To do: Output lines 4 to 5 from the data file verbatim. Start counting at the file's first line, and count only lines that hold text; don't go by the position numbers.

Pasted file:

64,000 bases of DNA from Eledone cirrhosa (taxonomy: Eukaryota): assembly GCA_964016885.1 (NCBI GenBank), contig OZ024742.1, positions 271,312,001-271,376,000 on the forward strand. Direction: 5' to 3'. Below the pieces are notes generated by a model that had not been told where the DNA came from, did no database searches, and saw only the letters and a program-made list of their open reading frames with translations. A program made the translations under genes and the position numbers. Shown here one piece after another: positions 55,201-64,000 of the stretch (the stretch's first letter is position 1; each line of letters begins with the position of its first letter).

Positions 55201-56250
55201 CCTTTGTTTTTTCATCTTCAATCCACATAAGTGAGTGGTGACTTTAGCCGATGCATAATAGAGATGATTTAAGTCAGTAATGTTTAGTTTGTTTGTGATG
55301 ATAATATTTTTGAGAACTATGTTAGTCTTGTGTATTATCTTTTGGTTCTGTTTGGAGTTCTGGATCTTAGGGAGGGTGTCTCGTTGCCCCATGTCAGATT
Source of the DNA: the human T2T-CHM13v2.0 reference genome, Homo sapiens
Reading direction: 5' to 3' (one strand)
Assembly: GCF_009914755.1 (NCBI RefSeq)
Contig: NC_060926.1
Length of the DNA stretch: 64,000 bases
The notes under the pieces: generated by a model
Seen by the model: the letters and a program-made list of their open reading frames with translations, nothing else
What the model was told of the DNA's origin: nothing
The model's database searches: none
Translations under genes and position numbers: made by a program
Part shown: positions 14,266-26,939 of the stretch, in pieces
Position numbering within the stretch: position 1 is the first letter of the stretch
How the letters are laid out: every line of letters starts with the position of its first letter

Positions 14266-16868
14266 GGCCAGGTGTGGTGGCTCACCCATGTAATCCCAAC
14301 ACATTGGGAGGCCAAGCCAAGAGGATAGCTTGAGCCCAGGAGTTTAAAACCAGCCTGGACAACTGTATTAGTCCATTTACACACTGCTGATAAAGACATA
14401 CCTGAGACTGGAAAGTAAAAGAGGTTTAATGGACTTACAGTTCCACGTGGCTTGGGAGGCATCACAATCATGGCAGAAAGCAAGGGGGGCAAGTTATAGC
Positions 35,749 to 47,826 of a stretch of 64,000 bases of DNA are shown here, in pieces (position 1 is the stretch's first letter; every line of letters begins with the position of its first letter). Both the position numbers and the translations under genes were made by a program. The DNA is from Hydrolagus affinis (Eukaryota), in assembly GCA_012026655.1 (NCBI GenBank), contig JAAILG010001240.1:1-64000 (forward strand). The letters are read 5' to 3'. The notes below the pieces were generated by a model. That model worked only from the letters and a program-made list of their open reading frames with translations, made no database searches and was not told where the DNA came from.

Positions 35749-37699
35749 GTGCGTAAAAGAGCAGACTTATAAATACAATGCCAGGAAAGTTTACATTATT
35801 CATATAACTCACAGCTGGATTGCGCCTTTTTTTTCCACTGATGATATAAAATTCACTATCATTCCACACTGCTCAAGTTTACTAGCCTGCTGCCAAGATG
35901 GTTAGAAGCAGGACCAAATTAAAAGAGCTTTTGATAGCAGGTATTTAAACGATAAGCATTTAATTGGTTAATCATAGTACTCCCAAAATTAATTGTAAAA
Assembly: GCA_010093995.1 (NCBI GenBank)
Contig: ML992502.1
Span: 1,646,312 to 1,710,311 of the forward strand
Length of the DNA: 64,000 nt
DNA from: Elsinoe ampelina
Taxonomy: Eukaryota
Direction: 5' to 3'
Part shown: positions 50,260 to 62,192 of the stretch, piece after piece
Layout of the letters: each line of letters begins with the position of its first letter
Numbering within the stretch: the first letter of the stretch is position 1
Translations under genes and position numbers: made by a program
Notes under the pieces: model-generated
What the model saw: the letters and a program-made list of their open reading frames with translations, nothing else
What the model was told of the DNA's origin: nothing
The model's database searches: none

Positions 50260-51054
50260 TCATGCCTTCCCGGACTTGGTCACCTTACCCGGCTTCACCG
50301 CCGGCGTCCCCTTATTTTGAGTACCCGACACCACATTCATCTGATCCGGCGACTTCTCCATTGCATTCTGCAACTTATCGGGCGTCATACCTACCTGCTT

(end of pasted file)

55301 ATAATATTTTTGAGAACTATGTTAGTCTTGTGTATTATCTTTTGGTTCTGTTTGGAGTTCTGGATCTTAGGGAGGGTGTCTCGTTGCCCCATGTCAGATT
Source of the DNA: the human T2T-CHM13v2.0 reference genome, Homo sapiens